The Main Control Center will load the containers to the Ships and identify which containers should go in to which Ships. In addition, it will plan how to load containers, store information about the containers and ships, monitor the containers and ships including the loading and unloading process.
The Main Control Center has different departments to handle various tasks such as loading and moving containers between ships, monitoring the containers and workload, tools such as cranes to move containers and devices to communicate between ships and Main Control Center.
The Main Control Center will consider as the Kubernetes Master according to the Kubernetes terminology.
Master – Kubernetes Master is the main component of managing a Kubernetes cluster deployment. According to the diagram, the Main Control Center of the port will be considered as our Master node. Master have few more components such as ETCD cluster, Kube API Server, Kube Controller Manager and Kube Scheduler which will combine together to control the Kubernetes cluster.
ETCD Cluster – There are many information you need to store regarding the port’s daily operations. Number of ships come to the port, the number of containers loaded and unloaded, container load and unload timestamps and which ships handled which containers? etc. We need to ensure this data is recorded somewhere and available on-demand. The Data Store Facility in the Port will store all of the data.
In terms of Kubernetes, the Data Store Facility in port considered as the ETCD cluster.It’s basically a key-value based distributed data store. It will actually store the critical data related to the Kubernetes cluster such as config data, cluster state and metadata. Kubernetes use ETCD functionalities to monitor the cluster changes. When you interact with the Kubernetes cluster using the API(kubectl), you will read the command output values(kubectl get command) which stored in ETCD. Same way, when you use API to create Kubernetes resources(kubectl create command), it will write back to ETCD. So if you want to back-up cluster data, ETCD is the right pick.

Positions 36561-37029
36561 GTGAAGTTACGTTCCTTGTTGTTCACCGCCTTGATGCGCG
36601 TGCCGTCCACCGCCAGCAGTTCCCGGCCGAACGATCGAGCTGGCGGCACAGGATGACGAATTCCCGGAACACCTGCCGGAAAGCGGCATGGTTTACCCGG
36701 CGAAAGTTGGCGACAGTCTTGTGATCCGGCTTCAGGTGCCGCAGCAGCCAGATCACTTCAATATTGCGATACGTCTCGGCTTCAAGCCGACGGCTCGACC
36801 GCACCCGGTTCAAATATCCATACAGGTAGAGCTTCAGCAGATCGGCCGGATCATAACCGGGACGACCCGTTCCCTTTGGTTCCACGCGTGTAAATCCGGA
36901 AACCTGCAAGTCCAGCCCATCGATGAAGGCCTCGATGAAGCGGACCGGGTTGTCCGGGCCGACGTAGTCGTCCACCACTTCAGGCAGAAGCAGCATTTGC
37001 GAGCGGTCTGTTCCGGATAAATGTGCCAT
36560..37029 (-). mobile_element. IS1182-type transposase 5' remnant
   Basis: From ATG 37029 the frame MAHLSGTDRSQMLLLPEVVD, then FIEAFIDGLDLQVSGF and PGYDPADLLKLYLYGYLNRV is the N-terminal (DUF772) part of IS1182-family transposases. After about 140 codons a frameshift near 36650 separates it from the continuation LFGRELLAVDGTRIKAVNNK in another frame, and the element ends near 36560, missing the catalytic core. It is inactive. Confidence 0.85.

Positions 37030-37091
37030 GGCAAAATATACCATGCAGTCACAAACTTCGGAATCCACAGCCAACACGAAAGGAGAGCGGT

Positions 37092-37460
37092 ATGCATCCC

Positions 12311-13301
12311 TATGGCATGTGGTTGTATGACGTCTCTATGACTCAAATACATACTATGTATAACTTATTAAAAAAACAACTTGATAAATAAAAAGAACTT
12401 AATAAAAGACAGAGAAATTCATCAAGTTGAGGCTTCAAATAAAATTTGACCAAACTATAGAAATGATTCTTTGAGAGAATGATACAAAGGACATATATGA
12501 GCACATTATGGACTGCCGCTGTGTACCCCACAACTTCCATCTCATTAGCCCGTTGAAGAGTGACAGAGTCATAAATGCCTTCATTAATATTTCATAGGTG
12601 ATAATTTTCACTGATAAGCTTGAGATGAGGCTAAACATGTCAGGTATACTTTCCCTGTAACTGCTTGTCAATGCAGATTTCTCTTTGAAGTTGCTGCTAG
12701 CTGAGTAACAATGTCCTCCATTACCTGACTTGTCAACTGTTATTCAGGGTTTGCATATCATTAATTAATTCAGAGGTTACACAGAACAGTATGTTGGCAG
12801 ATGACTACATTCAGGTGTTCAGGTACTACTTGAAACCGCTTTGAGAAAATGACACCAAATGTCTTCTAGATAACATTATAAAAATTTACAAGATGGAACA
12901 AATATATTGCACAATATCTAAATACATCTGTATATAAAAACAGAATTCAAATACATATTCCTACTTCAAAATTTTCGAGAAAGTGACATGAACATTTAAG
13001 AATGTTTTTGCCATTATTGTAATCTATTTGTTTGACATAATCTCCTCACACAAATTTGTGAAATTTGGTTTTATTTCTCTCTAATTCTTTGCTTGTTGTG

Kube API Server – API server will act as the communication channel between the Kubernetes master and the external user. You can use kubectl clitools to manage the cluster deployments via API. The Communication Tower in port will be considered as the API Server which facilitate the communication between the ships and the control center. TK
Kube Controller Manager TK
Kube Scheduler TK
Worker Nodes – Workers will run the cluster workload as containers which spawned by the API server via the Master node. There could be thousands of worker nodes in a high-end Kubernetes cluster. We need at-least 3 worker nodes to run a production Kubernetes cluster effectively. Ships will be the worker nodes according to the diagram. It has important components such as Kubelet “Node Agent” and Kube Network Proxy.
Kubelet – Kubelet is the typical Node Agent of a worker node who will give the information required by the Master to make decisions regarding the container management, available underline server resources and TK
Kubernetes Tutorial – What’s Next?
Stay tuned for the Part 2 of Kubernetes Tutorial, The Easy Way.